It’s a common understanding among agents that individual disability income insurance can be a difficult sell. Clients may think of individual DI insurance as an optional expense or find it unpleasant to think about their own disability; however, successful selling is about providing good financial advice that will ensure the ongoing financial security of your clients. The right strategy and a willing audience make selling easier.
Among those who may have a higher interest in disability insurance are veterinarians. They face the risk of a disability in their career and need income protection in case they are harmed by one of the animals they treat. Just like the growing number of Americans in other fields who live paycheck to paycheck, veterinarians continue to be hugely dependent on steady income. They can only do their jobs if they are physically able. Over a lifetime, veterinarians can earn a considerable income, which means their ability to stay healthy and earn an income throughout their lives is their greatest asset.
Below are some key insights into the veterinarian industry and strategies for closing the deal.
1. Who are they?
Veterinarians are doctors to animals of all kinds. They may do anything from giving puppies their shots to caring for elephants and other exotics in the nation’s zoos. The veterinarian industry has grown over the past decade, with about 105,358 veterinarians in the United States specializing in zoos, clinics, and animal hospitals, according to the American Veterinary Medical Association.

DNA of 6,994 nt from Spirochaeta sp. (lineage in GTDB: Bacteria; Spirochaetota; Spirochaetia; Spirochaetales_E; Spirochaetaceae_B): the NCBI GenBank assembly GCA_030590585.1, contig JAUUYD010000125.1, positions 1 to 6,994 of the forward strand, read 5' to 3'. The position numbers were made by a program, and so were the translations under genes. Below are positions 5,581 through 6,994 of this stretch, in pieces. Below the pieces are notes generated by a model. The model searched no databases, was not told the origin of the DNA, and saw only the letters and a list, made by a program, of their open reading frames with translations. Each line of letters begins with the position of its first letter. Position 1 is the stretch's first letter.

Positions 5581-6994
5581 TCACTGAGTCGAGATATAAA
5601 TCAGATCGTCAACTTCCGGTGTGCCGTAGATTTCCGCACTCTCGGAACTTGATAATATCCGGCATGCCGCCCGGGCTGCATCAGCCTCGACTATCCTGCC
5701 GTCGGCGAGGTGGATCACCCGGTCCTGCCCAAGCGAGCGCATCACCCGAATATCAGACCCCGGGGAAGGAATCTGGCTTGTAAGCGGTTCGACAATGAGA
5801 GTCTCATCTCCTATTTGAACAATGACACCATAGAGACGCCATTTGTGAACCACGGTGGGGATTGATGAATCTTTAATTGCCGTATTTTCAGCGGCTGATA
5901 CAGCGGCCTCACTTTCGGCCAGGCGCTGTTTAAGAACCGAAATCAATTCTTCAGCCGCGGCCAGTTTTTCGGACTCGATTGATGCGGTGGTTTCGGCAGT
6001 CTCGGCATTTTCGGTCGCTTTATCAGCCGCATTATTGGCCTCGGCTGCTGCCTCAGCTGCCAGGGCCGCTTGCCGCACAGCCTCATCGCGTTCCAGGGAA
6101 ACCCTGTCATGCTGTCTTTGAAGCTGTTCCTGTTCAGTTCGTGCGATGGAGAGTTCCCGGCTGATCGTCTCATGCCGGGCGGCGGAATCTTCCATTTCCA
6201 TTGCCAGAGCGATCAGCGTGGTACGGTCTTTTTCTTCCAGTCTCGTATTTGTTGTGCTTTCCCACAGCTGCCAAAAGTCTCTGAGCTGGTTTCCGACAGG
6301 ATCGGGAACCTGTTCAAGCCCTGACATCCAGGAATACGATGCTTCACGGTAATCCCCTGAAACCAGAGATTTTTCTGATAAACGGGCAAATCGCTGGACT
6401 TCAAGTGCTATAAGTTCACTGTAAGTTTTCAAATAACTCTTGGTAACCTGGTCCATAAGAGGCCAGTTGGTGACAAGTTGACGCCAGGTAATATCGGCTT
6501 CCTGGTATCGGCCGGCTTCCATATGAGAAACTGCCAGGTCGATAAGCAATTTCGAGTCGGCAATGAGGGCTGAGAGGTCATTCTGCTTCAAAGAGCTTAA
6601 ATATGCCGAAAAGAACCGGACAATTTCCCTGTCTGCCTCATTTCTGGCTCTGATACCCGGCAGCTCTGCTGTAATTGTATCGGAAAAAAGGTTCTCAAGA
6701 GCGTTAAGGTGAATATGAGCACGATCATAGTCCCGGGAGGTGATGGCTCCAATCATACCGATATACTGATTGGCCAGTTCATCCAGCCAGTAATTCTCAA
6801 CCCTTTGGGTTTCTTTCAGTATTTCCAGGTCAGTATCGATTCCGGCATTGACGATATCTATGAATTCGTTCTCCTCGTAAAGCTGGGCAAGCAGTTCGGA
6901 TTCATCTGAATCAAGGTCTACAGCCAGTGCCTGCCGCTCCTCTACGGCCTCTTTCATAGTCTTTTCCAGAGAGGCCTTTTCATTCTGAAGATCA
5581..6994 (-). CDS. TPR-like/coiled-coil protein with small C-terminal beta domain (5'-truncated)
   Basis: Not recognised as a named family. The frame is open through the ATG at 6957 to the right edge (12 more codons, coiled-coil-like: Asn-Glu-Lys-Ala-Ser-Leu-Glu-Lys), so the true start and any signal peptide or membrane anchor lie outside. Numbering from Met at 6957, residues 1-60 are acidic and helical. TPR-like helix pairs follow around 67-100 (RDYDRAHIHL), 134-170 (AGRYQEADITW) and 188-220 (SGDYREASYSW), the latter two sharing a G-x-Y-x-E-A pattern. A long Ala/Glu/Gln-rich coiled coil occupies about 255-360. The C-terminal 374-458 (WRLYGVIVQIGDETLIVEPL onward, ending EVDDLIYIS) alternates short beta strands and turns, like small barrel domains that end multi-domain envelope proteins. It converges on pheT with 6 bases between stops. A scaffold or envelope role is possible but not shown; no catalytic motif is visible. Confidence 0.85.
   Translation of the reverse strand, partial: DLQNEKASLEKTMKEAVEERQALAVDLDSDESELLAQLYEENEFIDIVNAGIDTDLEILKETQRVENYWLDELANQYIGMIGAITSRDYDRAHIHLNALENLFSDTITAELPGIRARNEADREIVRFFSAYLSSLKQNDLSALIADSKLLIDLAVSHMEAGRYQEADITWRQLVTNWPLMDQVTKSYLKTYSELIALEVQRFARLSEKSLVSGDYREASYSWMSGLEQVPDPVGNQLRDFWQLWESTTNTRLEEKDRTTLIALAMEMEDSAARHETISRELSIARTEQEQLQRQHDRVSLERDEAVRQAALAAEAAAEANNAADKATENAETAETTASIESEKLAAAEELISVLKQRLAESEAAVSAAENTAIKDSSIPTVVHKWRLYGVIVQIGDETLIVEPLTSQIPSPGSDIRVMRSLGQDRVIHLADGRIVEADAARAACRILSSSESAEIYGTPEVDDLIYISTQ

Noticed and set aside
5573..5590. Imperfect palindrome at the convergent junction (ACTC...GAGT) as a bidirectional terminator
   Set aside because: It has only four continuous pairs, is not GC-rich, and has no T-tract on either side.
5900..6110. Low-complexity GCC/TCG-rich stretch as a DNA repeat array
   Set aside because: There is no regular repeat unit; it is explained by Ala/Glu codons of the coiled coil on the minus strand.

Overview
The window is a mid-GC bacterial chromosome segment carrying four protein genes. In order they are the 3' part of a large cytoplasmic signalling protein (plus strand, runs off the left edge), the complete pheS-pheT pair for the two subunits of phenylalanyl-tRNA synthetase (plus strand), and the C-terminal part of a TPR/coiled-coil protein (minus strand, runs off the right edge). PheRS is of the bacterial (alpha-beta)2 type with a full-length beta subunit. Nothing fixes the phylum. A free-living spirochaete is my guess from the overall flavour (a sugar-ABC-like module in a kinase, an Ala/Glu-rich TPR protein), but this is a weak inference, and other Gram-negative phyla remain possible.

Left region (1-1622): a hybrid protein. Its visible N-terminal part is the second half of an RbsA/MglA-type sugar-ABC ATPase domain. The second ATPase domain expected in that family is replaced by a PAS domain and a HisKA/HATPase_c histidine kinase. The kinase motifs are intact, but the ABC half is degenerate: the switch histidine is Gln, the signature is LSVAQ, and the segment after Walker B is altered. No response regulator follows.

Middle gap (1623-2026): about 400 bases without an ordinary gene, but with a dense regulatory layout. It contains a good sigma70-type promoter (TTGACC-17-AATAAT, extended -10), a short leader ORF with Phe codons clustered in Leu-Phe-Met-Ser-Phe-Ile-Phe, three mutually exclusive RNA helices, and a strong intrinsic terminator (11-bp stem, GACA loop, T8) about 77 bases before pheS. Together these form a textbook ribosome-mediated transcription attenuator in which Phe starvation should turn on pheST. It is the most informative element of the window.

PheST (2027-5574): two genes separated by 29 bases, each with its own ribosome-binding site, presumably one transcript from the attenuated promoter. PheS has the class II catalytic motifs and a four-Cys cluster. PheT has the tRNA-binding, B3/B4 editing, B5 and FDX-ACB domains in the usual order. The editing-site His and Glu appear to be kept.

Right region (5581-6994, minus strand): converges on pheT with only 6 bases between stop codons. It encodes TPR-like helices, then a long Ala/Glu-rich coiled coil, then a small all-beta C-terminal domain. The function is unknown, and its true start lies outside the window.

Veterinarians earn an average of over $80,000 annual income, according to PayScale.com, and the Association of American Veterinary Medical Colleges found that 2015 veterinary college graduates came out with an average of about $142,000 in debt. Student loan debt is an important factor. It indicates that veterinarians will face severe financial consequences if they become disabled, cannot earn an income and cannot make their loan payments.
Being a veterinarian is fiercely competitive. Should veterinarian clients need to leave work due to illness or injury, they may find re-entry into the workforce challenging. Additionally, the average individual disability claim lasts 31.6 months, according to 2011 data from Gen Re, and there’s a 38 percent chance that a disability claim can last five years or longer. Ask your client: Do you have enough income to cover your expenses for a minimum of three months? For veterinarians earning $80,000, that’s $20,000 in savings they need to have set aside for a rainy day.
As veterinarians care for their patients’ needs — vaccines, nutrition, and medications — to avoid future problems, they must find ways to plan for their own financial future.
2. What do they need to know?
They need to know DI is not as optional as they may think. Many people don’t think disability insurance is a necessity when they think about insurance policies. When they do, they associate DI with accident claims. In reality, only one-fifth of disabilities are caused by accidents. And, as veterinarians work, they are always at risk of suddenly becoming disabled because of an accident that could render them unable to work. It can happen and it does happen.
In addition, a whopping 90% of disability claims, for those in their prime working years, are for illness or disease. The top claims for DI are for illnesses such as cancer, heart attack, diabetes, and depression. Back pain and arthritis are also significant disability causes. Even if veterinarians carefully avoid accidents, they can still be prone to other issues that make working impossible.
None of us plans to become disabled, but the sobering reality is that nearly one in four of today’s 20-year-olds will be disabled by the time they reach retirement, according to the Social Security Administration. That means that, if your client has a partner, there is a 50 percent chance that either the client or the partner will be disabled by the time both reach retirement.